1 comment:

timman said...


As an OU NROTC mid during the Lowe years (1964- 68), your recollections simply confirm my otherwise low opinion of the man. The Trident incident sounds like my junior year though i don't recall LCDR Andrews passing out the assignment. Not sure i would have done it with my time constraints in engineering.

BTW, i was in the metallurgical dept and believe you started there though not sure if that is were you finished.

With the reception you got from Capt Lowe, it is a wonder he did not kill me when i went in to complain that Lt Dave Belton had prepared a negative recommendation for my application for nuclear power even though grade wise, and as an engineer, i had the highest in may class. I believe the negative recommendation went as prepared and insured that i had a 'special' day with Adm Rickover. Actually believed it helped since he was so used to seeing nothing but glowing recommendations which he did not believe. Must have thought it refreshing in an odd way. After four trips into his office and a lot of wrangling as to why i did not study more then 15 hrs a week as he thought was required, i was accepted. (as it turns out the right answer was before me the whole time- "i don't want to study that much and besides i did not need to as i was smarter then the average bear.)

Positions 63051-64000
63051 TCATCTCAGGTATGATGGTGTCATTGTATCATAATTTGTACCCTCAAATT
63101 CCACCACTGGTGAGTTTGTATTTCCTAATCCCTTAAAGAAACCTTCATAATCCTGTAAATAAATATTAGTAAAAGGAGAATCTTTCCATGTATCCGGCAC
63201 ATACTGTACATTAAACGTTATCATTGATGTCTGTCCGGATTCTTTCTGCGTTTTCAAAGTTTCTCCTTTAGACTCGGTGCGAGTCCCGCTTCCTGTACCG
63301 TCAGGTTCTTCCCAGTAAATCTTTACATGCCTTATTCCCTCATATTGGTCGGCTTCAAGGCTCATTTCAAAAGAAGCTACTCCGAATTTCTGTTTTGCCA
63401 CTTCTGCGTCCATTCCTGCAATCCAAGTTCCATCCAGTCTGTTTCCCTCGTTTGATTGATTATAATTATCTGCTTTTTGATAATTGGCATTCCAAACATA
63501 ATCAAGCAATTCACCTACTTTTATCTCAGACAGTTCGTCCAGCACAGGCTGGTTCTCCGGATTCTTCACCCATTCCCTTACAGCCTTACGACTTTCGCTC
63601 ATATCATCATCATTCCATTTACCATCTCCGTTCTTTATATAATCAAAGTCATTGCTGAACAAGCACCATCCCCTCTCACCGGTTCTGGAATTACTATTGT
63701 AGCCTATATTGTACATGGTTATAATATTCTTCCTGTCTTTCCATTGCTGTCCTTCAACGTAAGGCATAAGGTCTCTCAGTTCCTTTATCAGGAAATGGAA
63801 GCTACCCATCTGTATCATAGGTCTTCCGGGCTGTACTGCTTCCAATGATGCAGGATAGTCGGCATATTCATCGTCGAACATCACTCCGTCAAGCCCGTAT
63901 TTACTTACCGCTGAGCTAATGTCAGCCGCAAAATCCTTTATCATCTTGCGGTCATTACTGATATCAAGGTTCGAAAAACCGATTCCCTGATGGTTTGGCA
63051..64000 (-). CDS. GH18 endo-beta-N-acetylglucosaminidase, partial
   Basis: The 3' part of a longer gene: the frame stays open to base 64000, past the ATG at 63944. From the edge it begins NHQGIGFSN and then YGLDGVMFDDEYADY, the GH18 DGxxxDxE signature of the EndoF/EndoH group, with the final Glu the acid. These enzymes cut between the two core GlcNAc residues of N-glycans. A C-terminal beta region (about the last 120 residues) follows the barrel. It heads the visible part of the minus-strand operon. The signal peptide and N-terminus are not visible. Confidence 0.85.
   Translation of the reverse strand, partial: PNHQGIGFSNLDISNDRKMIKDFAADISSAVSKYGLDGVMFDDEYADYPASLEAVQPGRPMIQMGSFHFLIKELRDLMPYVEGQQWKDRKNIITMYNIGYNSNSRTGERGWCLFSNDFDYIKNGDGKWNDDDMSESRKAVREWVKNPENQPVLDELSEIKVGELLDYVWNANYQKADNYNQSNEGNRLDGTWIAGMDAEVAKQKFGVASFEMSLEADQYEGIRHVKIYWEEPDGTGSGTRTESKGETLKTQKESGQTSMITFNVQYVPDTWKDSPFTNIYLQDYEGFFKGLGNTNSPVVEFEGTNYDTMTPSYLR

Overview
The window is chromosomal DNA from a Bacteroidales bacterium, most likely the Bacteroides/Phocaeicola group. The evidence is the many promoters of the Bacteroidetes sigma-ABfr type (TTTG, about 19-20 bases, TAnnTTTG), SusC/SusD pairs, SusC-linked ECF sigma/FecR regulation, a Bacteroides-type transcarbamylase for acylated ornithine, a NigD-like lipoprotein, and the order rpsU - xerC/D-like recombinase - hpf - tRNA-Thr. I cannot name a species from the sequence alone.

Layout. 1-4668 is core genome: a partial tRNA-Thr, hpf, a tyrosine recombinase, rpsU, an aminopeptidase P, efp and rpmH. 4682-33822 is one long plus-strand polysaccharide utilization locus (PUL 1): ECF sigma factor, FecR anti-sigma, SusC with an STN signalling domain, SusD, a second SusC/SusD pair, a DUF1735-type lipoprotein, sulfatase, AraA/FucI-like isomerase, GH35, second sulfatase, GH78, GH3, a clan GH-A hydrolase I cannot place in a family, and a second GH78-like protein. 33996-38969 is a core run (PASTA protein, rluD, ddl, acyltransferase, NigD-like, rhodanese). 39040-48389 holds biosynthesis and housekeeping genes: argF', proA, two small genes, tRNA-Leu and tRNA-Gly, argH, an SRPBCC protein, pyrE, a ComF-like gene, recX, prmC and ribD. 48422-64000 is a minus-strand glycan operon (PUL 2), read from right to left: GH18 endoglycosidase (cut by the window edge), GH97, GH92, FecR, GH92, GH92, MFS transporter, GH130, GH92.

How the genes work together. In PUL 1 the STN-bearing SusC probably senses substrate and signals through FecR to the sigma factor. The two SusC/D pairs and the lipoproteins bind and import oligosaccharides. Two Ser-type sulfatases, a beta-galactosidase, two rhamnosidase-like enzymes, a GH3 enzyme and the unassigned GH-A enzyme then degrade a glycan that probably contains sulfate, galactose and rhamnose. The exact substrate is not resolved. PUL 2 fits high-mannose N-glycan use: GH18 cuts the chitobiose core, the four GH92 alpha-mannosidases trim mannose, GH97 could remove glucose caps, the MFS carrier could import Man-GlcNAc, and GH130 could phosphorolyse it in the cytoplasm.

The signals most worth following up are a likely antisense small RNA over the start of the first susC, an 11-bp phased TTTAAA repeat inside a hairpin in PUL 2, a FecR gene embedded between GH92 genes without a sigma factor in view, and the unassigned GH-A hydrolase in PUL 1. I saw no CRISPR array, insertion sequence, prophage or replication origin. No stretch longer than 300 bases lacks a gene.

But i surely did later get the 'disloyal' treatment when it was learned that i complained about a fellow mid being married with children (recall, if you were on scholarship you could not get married). It was apparently okay with him under certain circumstances since all but two of my graduating class was married before graduation.

As you have found there is life after engineering, i am now a patent lawyer and have been for 30yrs. it is the best part of engineering, i get to see truly great ideas without having to invest in sweat to produce them!

write if it interests you tks . tim stanley